But nothing seems to work. Blame for the labour shortage is sprayed all over the US map: opioids are said to be the problem. And welfare, and inadequate parking spaces, and a falling birthrate, and mass incarceration, and – above all – the Trump administration’s immigration policies. But no one really knows for sure.
The rise of the machine economy risks social disruption by widening the gap between rich and poor in Britain, as automation threatens jobs generating £290bn in wages.
Jobs accounting for a third of annual pay in the UK risk being automated, according to the study by the IPPR thinktank. Warning that low-paid roles are in the greatest danger, it urged ministers to head off the prospect of rising inequality by helping people retrain and share in the benefits from advances in technology.
The study for the IPPR’s commission on economic justice, which features senior business and public figures including the archbishop of Canterbury, called on the government to take a greater role in managing the adoption of robotics, artificial intelligence and other methods of job automation in the workforce.
Mathew Lawrence, a senior research fellow at the IPPR, said: “Managed badly, the benefits of automation could be narrowly concentrated, benefiting those who own capital and highly skilled workers. Inequality would spiral.”
The IPPR estimates that 44% of jobs in the UK economy could feasibly be automated, equating to more than 13.7 million people who together earn about £290bn. Although it doesn’t give a forecast for how long this would take, it cited US research which estimates the changes could occur over the next 10 or 20 years. From the collective pay pool worth £290bn, middle-income jobs such as call-centre workers, secretaries and factory workers are likely to be hollowed out. Low-skilled workers could also lose their jobs or face fewer hours from greater levels of automation. At the same time the highest earners and workers able to retrain will gain higher pay thanks to rising productivity – which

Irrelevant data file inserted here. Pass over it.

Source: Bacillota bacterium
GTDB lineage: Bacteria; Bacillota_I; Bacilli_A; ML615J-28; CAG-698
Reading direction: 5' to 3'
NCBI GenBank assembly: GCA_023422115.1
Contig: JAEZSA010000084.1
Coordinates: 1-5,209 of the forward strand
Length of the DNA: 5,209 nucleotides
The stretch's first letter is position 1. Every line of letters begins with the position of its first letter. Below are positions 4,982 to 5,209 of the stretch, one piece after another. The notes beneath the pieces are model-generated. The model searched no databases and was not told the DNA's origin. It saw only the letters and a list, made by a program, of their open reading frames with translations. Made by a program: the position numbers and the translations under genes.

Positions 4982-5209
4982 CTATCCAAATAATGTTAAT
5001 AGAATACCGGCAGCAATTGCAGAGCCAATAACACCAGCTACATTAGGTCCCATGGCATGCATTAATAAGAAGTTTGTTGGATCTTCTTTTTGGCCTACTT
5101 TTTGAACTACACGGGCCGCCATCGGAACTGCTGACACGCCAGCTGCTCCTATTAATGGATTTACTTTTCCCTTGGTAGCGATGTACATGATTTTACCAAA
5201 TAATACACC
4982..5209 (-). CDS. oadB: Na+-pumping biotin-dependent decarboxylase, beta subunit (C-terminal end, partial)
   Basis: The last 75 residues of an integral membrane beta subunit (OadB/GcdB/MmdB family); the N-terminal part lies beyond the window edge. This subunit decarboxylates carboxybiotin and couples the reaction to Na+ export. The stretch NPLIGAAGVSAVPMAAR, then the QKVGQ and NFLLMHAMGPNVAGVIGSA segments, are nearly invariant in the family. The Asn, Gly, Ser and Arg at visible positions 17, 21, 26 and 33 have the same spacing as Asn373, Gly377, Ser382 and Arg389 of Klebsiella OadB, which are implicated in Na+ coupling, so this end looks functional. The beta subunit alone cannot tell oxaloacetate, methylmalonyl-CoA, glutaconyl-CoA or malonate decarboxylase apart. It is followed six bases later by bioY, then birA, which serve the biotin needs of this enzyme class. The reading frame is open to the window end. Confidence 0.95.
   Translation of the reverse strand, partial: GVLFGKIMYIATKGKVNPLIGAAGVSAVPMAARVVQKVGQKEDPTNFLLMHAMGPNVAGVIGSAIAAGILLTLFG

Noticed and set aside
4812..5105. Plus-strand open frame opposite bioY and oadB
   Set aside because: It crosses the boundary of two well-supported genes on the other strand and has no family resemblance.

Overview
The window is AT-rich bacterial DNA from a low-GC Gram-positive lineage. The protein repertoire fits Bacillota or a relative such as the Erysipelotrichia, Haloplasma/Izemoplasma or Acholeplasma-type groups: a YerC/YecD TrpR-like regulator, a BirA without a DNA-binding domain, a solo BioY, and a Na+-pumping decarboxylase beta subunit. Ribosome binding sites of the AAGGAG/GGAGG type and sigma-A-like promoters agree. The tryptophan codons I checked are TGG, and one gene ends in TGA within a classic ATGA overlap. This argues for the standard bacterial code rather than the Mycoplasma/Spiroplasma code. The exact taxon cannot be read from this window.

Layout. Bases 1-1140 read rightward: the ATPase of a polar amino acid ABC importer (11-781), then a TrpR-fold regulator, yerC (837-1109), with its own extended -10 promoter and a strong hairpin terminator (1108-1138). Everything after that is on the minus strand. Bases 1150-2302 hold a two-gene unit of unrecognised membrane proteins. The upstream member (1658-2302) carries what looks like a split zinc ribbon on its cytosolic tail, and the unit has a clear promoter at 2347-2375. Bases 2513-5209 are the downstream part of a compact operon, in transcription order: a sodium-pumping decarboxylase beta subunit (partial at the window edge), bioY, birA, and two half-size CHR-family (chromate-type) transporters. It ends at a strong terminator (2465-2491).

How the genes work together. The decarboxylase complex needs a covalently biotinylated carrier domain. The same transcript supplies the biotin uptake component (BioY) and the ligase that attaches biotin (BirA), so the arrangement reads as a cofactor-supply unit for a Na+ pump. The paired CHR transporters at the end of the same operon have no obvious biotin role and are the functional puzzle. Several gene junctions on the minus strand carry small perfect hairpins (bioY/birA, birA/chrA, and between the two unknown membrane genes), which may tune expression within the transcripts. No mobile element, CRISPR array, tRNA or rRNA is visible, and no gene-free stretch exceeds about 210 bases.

Source: UK’s poorest to fare worst in age of automation, thinktank warns : The Guardian
Autumn statement 2016 Philip Hammond Theresa May Economics Economic policy EU referendum and Brexit Economic growth (GDP) Housing Office for Budget Responsibility Minimum wage Budget deficit Government borrowing
The battered pound has notched up its best two-week performance in eight years after the surprise US election result took investor focus off the UK’s Brexit challenges.
Market concerns shifted to the euro amid fears that Donald Trump’s victory will trigger a wave of populism and political uncertainty throughout Europe.
Measured against other currencies, sterling enjoyed its best fortnight since 2008. It remains well below pre-referendum levels, but on Friday managed to push above $1.26 for the first time since early October. That will soothe concerns over a weak currency pushing up import costs and stoking inflation.
While the pound rebounded, the FTSE 100 share index fell by more than 1% for the second day running, erasing all the gains made on the day of Trump’s win.
That capped a tumultuous week for financial markets as investors proffered diverging views over what a Trump presidency would mean for US growth, global trade and individual shares. Debate raged over whether a big spender in the White House would boost economic activity and inflation in the world’s leading economy or whether his anti-trade stance would curb growth around the globe.